Newswise — Researchers at Flinders University are working to remedy this situation by identifying what triggers this chronic pain in the female reproductive tract.
Dr Joel Castro Kraftchenko - Head of Endometriosis Research for the Visceral Pain Group (VIPER), with the College of Medicine and Public Health at Flinders University - is leading research into the pain attached to Dyspareunia, also known as vaginal hyperalgesia or painful intercourse, which is one of the most debilitating symptoms experienced by women with endometriosis and vulvodynia.
Pain is detected by specialised proteins (called ion channels) that are present in sensory nerves and project from peripheral organs to the central nervous system.
"Very little is known about which ion channels are in charge of detecting painful stimuli from the female reproductive tract; and how pain is transmitted via peripheral sensory nerves (innervating these organs) to the central nervous system," says Dr Castro Kraftchenko.
"Also, little is known about how mechanical stimuli is detected and transmitted from female reproductive organs to the Central Nervous System.
"This lack in knowledge provides a limiting factor for developing treatments for painful intercourse associated with endometriosis and vulvodynia.
"The aim of our study is to fill this gap in knowledge. this study provides novel findings advancing the understanding of vaginal sensation that can be used to recognise and explore changes in states of chronic pelvic pain associated with endometriosis and vulvodynia."
The study - Pharmacological modulation of voltage-gated sodium (NaV) channels alters nociception arising from the female reproductive tract, by Joel Castro Kraftchenko, Jessica Maddern, Andelain Erickson, Ashlee Caldwell, Luke Grundy, Andrea Harrington and Stuart Brierley, published in the journal Pain (DOI: 10.1097/j.pain.0000000000002036) - describes how sensory nerves innervating a vagina (tested on mice) respond to different mechanical stimuli.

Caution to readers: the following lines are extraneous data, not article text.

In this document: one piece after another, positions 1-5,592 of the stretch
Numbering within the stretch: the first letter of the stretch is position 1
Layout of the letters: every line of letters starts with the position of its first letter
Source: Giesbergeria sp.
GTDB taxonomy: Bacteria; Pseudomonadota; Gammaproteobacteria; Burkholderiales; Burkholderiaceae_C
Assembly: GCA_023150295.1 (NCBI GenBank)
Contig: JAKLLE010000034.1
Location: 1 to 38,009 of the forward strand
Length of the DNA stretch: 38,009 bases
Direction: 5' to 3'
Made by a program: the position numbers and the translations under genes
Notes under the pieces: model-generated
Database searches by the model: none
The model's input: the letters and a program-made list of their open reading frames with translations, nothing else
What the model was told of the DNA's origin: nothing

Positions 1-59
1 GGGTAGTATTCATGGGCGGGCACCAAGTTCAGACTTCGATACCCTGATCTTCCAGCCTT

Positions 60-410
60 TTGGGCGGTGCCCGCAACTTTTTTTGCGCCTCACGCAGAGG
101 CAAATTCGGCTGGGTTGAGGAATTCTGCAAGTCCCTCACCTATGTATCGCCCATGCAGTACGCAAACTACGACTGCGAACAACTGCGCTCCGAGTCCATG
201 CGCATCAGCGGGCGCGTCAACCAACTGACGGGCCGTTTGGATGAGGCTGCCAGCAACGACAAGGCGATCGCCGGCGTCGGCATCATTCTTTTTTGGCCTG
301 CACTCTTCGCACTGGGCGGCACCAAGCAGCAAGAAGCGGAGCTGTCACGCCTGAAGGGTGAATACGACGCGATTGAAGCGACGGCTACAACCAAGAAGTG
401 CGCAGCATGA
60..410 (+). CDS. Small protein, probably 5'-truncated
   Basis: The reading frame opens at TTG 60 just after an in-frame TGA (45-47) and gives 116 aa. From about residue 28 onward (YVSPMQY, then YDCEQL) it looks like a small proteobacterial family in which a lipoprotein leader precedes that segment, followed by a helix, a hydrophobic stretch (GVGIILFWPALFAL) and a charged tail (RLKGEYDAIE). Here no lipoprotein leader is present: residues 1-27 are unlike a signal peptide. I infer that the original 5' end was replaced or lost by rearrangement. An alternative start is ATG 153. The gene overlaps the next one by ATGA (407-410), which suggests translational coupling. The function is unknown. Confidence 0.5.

It also identifies for the first time the presence of specialised ion channels involved in the transmission of pain signals throughout these sensory nerves; and how pharmacological modulation of these ion channels alters pain signalling and ultimately regulates vaginal pain sensitivity in vivo.
"These findings contribute towards the understanding of how mechanical stimuli is detected and transmitted from female reproductive organs and uncover potential molecular targets to investigate as novel therapeutics to relieve painful intercourse," says Dr Castro Kraftchenko.
"With this, we hope to ultimately improve the quality of life of patients with endometriosis and vulvodynia."
Dr Castro Kraftchenko has also been awarded a research grant through the Endometriosis Australia Foundation - to identify inflammatory mediators secreted by the endometrium of women with endometriosis, relevant to chronic pelvic pain. This study will further explore endometriosis and chronic pain - areas that Dr Castro Kraftchenko says demand more immediate attention from medical researchers.